Airlines look to push back against new "junk fee" rules

Major airlines joined forces in an effort to fight Joe Biden's legislation forcing clarity in airline ticket prices and more.
United Airlines Departs From Los Angeles International Airport
United Airlines Departs From Los Angeles International Airport / Kevin Carter/GettyImages

Major airlines are attempting to tell President Joe Biden “Not so fast,” on the rule that would force airlines to disclose what has been deemed “junk fees.” Airlines are pushing back against the measure and hope to have it thrown out entirely.

American, Delta, United, JetBlue, Alaska, and Hawaiian Airlines banded together to push back against the administration’s new policy in a petition that was filed on Friday, May 10. The rule was meant to describe the charges that are frequently added on to airline tickets, increasing the cost substantially compared to the cost that is initially presented to potential customers.

“The DOT ancillary rule is a bad solution in search of a problem,” the combined statement said.

The new rule is set to go into effect on July 1. After an 18-month process, the rule was finalized back in April. According to the Transportation Department, the new rule can save consumers more than $500 million a year.

“We will vigorously defend our rule protecting people from hidden junk fees and ensuring travelers can see the full price of a flight before they purchase a ticket,” The Transportation Department said in a statement. “Many air travelers will be disappointed to learn that the airline lobby is suing to stop these common-sense protections.”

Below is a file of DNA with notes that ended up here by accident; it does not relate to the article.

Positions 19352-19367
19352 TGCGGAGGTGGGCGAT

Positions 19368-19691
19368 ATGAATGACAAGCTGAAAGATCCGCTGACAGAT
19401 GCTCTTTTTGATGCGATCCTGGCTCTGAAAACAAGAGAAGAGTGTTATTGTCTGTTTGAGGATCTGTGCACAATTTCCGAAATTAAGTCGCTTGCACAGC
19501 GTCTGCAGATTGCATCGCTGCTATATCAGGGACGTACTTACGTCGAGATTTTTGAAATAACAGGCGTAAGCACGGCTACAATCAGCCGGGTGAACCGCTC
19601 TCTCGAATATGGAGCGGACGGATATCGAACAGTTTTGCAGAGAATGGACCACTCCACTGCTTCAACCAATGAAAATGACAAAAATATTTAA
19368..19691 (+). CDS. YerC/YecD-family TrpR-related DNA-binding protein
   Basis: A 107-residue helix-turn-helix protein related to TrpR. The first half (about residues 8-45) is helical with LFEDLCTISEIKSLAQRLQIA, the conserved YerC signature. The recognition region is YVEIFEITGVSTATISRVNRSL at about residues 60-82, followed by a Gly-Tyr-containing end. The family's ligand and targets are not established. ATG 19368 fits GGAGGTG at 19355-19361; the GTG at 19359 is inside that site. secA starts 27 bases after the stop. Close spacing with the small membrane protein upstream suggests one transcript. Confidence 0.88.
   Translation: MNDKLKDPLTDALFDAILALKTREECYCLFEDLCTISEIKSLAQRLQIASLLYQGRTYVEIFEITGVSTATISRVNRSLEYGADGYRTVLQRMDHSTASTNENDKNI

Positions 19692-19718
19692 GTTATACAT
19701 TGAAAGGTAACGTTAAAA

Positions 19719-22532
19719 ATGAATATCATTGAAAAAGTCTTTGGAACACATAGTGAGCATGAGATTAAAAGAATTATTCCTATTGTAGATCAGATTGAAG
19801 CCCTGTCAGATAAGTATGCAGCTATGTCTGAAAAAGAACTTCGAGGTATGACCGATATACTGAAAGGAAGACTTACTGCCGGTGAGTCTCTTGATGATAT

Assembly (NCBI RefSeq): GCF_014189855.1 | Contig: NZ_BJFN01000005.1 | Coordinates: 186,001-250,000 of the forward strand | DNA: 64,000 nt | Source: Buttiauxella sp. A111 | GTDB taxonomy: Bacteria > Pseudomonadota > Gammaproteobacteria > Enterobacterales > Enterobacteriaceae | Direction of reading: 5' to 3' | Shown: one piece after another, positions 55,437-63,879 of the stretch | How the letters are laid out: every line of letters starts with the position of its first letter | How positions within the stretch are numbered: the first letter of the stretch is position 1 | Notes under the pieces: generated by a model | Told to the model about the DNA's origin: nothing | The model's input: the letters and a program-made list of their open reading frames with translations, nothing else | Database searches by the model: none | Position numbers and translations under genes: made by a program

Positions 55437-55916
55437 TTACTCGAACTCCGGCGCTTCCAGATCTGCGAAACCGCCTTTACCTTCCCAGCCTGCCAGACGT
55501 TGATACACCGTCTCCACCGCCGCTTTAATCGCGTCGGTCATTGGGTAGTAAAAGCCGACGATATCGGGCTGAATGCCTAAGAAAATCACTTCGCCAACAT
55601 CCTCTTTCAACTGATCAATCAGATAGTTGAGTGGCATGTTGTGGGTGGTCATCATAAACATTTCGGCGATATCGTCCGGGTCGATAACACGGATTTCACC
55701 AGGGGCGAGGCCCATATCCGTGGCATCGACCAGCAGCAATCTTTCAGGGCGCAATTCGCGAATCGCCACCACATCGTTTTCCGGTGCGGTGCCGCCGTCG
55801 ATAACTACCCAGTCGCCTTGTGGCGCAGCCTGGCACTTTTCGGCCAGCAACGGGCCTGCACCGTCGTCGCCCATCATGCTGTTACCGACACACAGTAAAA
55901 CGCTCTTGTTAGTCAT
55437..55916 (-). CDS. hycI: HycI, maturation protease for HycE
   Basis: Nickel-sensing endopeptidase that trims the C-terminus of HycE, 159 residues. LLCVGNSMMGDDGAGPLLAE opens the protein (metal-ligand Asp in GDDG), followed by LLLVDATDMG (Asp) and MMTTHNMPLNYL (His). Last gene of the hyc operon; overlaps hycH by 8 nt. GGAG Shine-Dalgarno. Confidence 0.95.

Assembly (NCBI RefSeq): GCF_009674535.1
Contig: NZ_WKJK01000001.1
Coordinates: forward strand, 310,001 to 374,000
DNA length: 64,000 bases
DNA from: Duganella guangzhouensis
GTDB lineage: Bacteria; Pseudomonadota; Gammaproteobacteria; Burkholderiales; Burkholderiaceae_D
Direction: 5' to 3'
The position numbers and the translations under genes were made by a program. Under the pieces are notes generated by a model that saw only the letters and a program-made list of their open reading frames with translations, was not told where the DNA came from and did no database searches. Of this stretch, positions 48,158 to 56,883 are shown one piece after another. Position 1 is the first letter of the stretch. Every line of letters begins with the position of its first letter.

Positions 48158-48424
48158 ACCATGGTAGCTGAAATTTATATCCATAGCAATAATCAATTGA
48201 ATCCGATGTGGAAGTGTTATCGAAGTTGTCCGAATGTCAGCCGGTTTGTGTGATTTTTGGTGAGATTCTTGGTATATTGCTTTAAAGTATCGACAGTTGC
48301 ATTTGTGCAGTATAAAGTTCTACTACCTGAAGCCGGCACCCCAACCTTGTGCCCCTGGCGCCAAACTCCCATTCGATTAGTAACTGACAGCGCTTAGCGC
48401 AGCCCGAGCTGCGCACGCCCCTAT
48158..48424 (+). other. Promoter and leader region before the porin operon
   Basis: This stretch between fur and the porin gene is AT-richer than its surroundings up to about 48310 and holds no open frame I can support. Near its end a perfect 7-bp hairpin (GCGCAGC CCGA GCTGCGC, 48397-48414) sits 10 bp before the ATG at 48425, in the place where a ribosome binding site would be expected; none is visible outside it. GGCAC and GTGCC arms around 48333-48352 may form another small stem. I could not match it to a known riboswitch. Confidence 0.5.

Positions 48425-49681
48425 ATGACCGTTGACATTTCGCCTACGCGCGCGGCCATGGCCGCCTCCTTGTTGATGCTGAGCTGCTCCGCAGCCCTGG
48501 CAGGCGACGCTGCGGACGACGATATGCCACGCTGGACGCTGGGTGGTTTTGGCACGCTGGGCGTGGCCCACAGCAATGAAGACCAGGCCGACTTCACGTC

The push is to drive airline and travel booking sites to show the true costs of airline tickets with fees for checked bags, changing flights, and cancelling a reservation. With several changes to checked bags and other fees attributed to flying, these changes were meant to give more clarity to the consumer from the start. However, according to the combined statement from the airlines, this rule would make things harder for customers creating “clunky search protocols causing delayed and unclear search results, neither of which consumers want or need.”

This legislation was meant to not only impact the airline industry, but much of the entertainment industry as a whole. The push against these “junk fees” includes resort fees, ticket services like Ticketmaster, and many more.